The one time you complain about a PIA family member or patient, that person will be related to the nurse/unit secretary you're complaining to...
If your demented and confused patient is has been completely flaccid and hasn't flinched all shift, they will leap over the rails the second you forget to set the bed alarm.
Oops sorry Roy you too most definately
I used to work for a Doc that resembles the above.
He got sick so much it was ridiculous (maybe he should remove his gloves before typing on his computer keyboard... ewwww!) Anyway, he would drag his sorry self down the hall and just stand there till I noticed him, and then tell me he felt sick, and that he wanted me to cancel the afternoon patients. I'd say no, you can stay till the end of the day... "man-up, Doc!" ... LOL. One time he was in his office and couldn't stop coughing, you know, the kind of itchy cough that won't stop. He yells from his office between coughs, "Isn't anyone going to help me out there, I'm choking!" So... I get him some hot tea, and bring it to him, tell him to drink it. He tells me no, that it won't help. I tell him to just shut up and drink it. The coughing stops. Then he tells me that I'm mean.:wink2:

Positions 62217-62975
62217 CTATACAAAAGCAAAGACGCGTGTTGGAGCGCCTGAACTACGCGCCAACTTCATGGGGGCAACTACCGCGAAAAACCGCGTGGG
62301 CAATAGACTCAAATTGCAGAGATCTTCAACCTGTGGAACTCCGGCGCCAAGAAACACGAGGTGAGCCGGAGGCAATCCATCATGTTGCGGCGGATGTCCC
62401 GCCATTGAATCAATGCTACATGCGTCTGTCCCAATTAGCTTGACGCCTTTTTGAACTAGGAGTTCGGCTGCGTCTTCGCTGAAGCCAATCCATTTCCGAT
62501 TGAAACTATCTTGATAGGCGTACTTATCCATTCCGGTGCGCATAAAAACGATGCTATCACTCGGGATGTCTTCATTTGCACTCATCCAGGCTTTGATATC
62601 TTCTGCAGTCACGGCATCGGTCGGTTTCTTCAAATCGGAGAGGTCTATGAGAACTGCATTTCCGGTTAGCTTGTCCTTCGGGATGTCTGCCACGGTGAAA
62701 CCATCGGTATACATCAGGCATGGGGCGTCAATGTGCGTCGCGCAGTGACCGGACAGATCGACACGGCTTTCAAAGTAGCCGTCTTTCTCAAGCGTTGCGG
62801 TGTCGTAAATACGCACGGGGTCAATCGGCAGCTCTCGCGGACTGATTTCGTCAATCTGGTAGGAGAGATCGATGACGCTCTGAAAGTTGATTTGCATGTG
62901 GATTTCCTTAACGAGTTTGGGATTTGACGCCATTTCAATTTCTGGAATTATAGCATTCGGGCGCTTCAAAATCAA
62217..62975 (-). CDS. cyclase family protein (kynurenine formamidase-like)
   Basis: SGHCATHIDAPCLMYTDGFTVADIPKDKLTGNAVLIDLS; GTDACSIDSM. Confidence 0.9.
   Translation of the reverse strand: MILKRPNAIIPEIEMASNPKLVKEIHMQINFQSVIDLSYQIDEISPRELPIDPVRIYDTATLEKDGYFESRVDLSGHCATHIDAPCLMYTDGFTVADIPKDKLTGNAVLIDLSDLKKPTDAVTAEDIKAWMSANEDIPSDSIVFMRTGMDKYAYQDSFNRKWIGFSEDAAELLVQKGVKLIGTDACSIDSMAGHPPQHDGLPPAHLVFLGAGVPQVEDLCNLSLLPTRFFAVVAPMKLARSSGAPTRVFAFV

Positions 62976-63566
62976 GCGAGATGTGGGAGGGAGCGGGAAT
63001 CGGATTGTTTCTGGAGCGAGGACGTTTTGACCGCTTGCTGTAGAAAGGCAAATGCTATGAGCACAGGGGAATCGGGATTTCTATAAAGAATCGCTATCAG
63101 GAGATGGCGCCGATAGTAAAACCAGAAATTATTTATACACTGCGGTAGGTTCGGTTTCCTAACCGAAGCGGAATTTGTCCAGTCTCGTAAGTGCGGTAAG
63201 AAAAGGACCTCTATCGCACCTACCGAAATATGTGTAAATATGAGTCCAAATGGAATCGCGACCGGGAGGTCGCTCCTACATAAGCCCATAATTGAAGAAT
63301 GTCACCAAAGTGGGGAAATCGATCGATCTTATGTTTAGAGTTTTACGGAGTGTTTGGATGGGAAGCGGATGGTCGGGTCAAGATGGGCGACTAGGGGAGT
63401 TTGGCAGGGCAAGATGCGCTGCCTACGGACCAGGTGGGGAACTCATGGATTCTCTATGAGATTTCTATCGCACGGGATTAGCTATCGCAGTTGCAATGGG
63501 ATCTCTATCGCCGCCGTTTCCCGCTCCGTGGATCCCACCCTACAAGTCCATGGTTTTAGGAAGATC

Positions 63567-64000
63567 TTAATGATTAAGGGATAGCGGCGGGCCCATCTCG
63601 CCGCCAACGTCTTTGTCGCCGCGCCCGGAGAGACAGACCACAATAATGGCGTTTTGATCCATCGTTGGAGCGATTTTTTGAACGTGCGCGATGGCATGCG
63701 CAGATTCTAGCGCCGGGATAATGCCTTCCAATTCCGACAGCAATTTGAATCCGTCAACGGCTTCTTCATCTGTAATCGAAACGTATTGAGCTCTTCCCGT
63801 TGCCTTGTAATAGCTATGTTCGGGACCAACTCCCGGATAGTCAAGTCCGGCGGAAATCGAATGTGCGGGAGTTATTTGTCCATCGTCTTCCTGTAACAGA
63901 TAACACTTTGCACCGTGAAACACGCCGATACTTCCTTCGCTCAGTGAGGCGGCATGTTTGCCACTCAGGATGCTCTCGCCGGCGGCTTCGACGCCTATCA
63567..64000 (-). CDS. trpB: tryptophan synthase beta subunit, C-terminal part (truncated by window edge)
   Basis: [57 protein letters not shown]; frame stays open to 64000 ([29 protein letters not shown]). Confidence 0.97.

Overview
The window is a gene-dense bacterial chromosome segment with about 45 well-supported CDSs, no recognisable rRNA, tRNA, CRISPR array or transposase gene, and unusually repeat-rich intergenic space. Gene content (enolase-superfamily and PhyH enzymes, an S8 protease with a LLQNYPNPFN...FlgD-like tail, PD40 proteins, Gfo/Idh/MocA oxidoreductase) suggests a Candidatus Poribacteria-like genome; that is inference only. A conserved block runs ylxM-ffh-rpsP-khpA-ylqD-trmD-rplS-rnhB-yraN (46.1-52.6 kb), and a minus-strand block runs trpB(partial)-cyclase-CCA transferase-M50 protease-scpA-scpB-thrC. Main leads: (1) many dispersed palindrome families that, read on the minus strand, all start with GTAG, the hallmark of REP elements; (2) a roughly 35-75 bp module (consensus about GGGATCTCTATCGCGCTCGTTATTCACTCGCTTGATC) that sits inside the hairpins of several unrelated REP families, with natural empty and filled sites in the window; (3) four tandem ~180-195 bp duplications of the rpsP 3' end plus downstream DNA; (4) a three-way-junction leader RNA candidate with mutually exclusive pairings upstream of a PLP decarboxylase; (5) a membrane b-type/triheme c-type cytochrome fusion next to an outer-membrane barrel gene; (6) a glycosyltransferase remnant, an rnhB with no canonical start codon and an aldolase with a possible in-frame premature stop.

thank you all for the great advice
I used the NCLEX 3500 CD as well as Saunders 3rd ed., and passed with 75 questions on my first try.
Very odd indeed....Especially since you can tailor the questions to what your weakness areas of nursing are......I enjoy using the NCLEX-RN 3500.....I do a batch of questions before I leave for work in the am....but when I study after work I am using the Saunders 4th Edition as well as a book on Prioritizing..... I think that it has helped me feel more prepared this time......any questions with the rationale are useful....and its FREE!!!! Not much is these days.....
iv drips have to be rounded to whole numbers because drops of fluid cannot be cleaved into partial drops--there are whole drops and that is it. when you actually see an iv in action you'll understand.
the same applies to teaspoons and mls of things like syrups when you are using medicine cups in pouring them out. an exception would be if they are being measured out with syringes where they can be measured as accurately as to 1/10th of a ml (or cc). again, when you actually see one of the medicine cups or syringes you understand immediately why the math problem would be rounded to that specific kind of answer.